Metatarsus adductus is a congenital deformity found in the pure transverse plane, which affects the alignment of the forefoot at the tarsometatarsal joint.
As described by Rodríguez et al, the outer side edge of the foot is observed to be convex, with a lateral and dorsal prominence at the base of the fifth metatarsal and cuboid bone; there is also a lack of an equinus deformity which differentiates it from a clubfoot.
If left untreated, a metatarsus foot can progressively become severe in nature causing several alterations in gait and consequently, psychomotor disruption leading to an increased number of falls.
With varying degrees of misalignment and foot flexibility, treatment modalities for metatarsus adductus would have to be formulated in accordance with the patient’s condition to achieve successful outcomes and reduce unnecessary treatment costs.
According to Russell Volpe, from the Department of Applied Biomechanics at the Califromia School of Podiatric Medicine, the following clinical factors need to be considered before beginning treatment – the natural history of the deformity, potential compensations for the adducted forefoot, residual deformity as the child grows up and the presence of a hallux abductor valgus deformity.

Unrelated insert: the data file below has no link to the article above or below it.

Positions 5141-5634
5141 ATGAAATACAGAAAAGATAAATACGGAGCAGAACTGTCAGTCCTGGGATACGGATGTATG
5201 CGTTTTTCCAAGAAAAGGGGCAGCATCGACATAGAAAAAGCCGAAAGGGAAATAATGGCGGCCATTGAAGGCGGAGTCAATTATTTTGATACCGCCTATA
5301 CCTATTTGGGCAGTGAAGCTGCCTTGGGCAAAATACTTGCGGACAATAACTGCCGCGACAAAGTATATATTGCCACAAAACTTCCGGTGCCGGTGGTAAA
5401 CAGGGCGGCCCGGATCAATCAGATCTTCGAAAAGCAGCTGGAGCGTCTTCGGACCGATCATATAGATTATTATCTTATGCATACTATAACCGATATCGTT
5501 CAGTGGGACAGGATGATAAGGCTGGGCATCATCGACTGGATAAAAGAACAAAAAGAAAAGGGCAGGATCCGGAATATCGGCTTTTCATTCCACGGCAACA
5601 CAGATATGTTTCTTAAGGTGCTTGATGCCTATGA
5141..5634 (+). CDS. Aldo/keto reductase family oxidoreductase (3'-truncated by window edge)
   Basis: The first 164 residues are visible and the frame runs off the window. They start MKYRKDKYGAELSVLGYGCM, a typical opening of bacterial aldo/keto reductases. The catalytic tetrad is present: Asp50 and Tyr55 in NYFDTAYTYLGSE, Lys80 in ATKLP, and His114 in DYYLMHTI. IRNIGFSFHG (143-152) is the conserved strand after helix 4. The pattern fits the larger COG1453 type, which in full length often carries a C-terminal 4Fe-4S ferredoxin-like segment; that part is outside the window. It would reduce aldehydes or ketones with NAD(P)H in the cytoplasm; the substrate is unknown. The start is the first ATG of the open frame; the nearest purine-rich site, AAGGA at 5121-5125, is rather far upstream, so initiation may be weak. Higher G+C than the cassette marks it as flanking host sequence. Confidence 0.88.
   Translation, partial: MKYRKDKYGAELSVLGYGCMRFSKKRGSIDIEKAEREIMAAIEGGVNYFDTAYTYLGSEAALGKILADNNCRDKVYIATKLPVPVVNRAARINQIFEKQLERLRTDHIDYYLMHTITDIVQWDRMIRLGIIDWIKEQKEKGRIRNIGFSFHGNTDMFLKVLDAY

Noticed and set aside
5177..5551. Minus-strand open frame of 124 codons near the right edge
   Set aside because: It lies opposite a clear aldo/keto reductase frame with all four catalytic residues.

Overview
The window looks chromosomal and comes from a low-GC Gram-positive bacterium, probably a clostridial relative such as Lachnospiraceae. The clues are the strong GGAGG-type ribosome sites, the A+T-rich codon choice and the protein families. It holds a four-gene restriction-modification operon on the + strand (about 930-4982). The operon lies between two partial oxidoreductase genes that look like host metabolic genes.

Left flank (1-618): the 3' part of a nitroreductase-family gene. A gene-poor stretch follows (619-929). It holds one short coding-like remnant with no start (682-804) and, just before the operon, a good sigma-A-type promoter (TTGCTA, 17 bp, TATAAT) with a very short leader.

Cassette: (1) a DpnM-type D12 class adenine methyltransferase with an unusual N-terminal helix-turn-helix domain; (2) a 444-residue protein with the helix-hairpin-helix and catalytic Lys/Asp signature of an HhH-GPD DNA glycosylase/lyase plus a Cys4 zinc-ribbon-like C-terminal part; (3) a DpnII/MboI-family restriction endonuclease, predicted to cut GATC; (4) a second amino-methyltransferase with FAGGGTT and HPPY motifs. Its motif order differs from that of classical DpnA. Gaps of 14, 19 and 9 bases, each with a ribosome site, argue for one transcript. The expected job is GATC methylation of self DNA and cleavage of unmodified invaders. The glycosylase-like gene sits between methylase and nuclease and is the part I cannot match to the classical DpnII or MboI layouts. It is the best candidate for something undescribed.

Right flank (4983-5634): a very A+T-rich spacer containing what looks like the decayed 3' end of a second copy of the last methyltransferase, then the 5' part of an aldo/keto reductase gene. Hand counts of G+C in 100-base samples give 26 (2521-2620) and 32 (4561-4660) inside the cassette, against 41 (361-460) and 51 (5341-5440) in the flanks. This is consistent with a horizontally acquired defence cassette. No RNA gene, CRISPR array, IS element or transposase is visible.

The author recommends that patients exhibiting signs of a partially flexible or rigid metatarsus adductus deformity, need to be treated in the initial stages of the condition itself as spontaneous correction will not be achieved with normal development of the child.
William Fishco, from The Podiatry Institute based in Georgia, encourages the use of functional foot orthoses to reduce chronic stress on the lateral metatarsals and cuboid region which is often vulnerable to lateral column overload, common in a metatarsus adductus foot.
Among some of the clinical conditions listed by him as being associated with such a foot type include large bunion deformities, non-traumatic osteoarthritis of the second and third tarsometatarsal joints, ankle instability and peroneal tendon pathologies.
An advantage of advocating MASS4D® foot orthotics as part of a comprehensive rehabilitative programme would be to address gait modifications triggered by the progression of metatarsus adductus – especially if the individual has a pes planus or pes cavus foot.
MASS4D® can also be used as a prophylactic device to improve symptomatology in a metatarsus adductus foot and to reduce the incidences of the clinical conditions mentioned above. This is achieved by the optimal distribution of weight in the foot and re-alignment of the musculoskeletal system.
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Repetitive plantarflexion can lead to pain and mechanical limitation in the posterior ankle joint which is known as posterior ankle impingement syndrome. This pathology commonly occurs in ballet dancers and football players.